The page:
PRESIDENT Emmerson Mnangagwa last week played the ball firmly into Vice-President Constantino Chiwenga’s court after politically emasculating him and sidelining his key lieutenants in his cabinet appointments, leaving his ambitious deputy weak, vulnerable, and grounded.
Owen Gagare/Andrew Kunambura
Insiders say Mnangagwa is also making further moves to control the security sector — which is critical in Zanu PF and state power matrix — to further weaken Chiwenga, who ironically helped him assume power after the military ousted former president Robert Mugabe in a coup in November last year.
Chiwenga, who was commander of the Zimbabwe Defence Forces when the coup occurred, was rewarded with the deputy presidency in the post-coup government.
He also demanded oversight over defence and war veterans, which he got as the kingmaker. Relations between Mnangagwa and Chiwenga, however, deteriorated rapidly after the coup as they quarrelled over the transition, key government and Zanu PF appointments, and succession; how many terms of office should Mnangagwa serve.
Mnangagwa had initially appointed Oppah Muchinguri-Kashiri as one of his deputies, but the military demanded that the position be given to Chiwenga, who also insisted on being in charge of defence and war veterans. Mnangagwa also wanted to appoint war veteran Victor Matemadanda — whom he has now deployed as Muchinguri-Kashiri’s deputy at defence — as Zanu PF’s national commissar, but the military demanded that one of the senior commanders secure the post, resulting in Retired Lieutenant-General Engelbert Rugeje’s appointment.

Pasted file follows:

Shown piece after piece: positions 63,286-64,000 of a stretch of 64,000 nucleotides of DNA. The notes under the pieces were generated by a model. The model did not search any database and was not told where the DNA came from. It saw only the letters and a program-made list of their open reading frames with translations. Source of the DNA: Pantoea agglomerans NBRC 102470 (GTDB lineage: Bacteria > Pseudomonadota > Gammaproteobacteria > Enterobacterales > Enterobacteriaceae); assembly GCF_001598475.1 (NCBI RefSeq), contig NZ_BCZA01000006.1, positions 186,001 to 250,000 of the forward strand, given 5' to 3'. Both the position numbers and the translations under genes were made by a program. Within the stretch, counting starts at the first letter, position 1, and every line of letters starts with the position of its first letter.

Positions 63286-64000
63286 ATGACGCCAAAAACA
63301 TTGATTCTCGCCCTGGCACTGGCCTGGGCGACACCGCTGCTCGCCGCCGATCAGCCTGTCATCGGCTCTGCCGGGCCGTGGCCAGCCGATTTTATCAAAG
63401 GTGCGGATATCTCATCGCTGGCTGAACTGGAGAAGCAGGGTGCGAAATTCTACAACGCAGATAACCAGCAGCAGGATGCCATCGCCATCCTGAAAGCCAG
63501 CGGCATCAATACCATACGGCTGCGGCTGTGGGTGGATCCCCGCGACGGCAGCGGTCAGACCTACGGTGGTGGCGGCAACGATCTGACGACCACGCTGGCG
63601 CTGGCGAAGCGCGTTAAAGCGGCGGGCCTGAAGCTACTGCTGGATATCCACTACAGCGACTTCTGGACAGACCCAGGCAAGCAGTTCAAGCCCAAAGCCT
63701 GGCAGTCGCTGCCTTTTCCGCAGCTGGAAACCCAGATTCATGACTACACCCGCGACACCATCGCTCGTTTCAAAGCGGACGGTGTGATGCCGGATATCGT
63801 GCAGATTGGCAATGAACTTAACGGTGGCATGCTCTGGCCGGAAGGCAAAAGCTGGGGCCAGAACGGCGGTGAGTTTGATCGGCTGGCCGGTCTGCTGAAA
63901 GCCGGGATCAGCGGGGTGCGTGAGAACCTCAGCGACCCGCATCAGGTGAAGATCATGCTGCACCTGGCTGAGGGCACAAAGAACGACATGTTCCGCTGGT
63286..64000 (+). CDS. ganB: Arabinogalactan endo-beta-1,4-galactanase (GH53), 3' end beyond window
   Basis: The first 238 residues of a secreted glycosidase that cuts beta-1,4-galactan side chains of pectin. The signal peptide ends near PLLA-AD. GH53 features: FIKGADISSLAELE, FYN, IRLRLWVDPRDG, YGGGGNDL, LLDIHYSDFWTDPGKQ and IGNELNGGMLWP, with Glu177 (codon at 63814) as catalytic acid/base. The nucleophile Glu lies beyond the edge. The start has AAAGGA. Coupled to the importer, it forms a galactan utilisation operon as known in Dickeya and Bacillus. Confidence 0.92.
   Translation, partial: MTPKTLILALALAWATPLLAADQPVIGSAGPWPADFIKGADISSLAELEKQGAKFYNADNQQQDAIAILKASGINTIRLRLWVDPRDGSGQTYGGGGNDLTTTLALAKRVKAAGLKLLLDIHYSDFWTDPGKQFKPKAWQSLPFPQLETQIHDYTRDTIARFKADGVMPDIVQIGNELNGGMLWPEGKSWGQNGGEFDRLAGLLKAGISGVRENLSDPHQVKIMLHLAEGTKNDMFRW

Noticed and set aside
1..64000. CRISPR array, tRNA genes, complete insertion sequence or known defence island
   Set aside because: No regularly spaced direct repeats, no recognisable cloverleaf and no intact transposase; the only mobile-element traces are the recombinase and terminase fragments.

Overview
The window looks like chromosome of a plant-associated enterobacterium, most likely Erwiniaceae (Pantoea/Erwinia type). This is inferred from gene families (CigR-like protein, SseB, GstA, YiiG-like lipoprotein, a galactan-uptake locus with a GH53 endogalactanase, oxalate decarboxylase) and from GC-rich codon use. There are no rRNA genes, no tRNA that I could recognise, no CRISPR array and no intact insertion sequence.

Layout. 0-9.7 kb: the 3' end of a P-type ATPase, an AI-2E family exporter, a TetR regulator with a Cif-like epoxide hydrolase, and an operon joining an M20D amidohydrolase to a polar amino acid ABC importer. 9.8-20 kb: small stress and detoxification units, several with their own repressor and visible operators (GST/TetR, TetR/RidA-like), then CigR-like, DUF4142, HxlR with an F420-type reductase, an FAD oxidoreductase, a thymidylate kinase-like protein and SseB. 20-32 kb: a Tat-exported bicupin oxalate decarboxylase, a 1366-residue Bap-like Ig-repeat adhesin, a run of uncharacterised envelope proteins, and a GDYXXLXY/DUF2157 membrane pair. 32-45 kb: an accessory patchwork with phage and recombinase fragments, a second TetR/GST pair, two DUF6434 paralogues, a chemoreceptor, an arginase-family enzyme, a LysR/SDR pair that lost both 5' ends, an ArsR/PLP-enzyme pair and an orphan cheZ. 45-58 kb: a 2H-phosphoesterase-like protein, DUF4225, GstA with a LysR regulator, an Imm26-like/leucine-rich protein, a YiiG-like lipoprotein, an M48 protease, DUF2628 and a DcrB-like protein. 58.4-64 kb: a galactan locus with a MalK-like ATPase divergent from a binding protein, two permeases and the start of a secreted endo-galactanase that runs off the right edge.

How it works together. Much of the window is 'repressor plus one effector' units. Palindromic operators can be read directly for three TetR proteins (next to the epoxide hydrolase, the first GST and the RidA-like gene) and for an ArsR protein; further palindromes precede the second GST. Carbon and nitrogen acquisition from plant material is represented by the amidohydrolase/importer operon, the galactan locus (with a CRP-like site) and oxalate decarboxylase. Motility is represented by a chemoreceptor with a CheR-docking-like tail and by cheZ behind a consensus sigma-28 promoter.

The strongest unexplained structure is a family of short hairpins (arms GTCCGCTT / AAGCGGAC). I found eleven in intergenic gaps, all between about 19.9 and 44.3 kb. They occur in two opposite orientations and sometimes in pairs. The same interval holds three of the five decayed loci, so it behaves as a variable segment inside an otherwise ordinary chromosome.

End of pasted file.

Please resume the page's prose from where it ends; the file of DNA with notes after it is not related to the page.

Relations further deteriorated after an explosion occurred soon after Mnangagwa left the stage following his address at White City Stadium in Bulawayo in June.
Mnangagwa’s supporters believe he was the target of the grenade attack by his internal rivals. In briefings this week, government officials revealed Mnangagwa had taken a bold decision to emasculate Chiwenga, whom they said had not hidden his ambition to succeed him in 2023.
“The first move was to take away key ministries from him and his associates. So he took away the Defence and War Veterans ministry from Chiwenga in a bid to weaken his grip on the military. By so doing, he has removed him from Defence House and KGV1 (now known as Josiah Magama Tongogara Barracks),” said a senior government official.
“Chiwenga understood the importance of the military, hence he had physically and symbolically remained at Defence House while serving as vice-president.
“Mnangagwa also killed two birds with one stone because Chiwenga’s removal as Minister of Defence also enabled him to address the unconstitutionality of Chiwenga’s appointment as it was in violation of section 215 of the Constitution which states that the President must appoint a minister to superintend over the Defence Forces.”
Mnangagwa placed the Central Intelligence Organisation (CIO) directly under his personal control.
Chiwenga’s allies, real or imagined, were booted out or left out of the cabinet. Some ministers linked to Chiwenga like Supa Mandiwanzira — whom insiders say is actually neutral — were removed.
Although Mnangagwa appointed some technocrats headlined by Finance minister Professor Mthuli Ncube, he also rewarded his loyalists with key positions to cushion himself. These include Muchinguri-Kashiri, who took over the Defence ministry from Chiwenga, his confidante July Moyo (Local Government), Joram Gumbo (Energy), Biggie Matiza (Transport), Monica Mutsvangwa (Information), Prisca Mupfumira (Environmnet) and Ziyambi Ziyambi (Justice). He also rewarded loyalists such as Victor Matemadanda, Lovemore Matuke, Energy Mutodi and Michael Madiro with deputy ministerial positions, among others.
Despite being weakened, Chiwenga is still regarded as a major force as he still has deep roots and influence in the military.
“He was ZDF commander from December 2003 to December 2017, which is a very long time. Most of the serving senior military officers, including colonels, brigadier-generals, and major-generals, were recommended for promotion by him and still have allegiance to him,” said an official.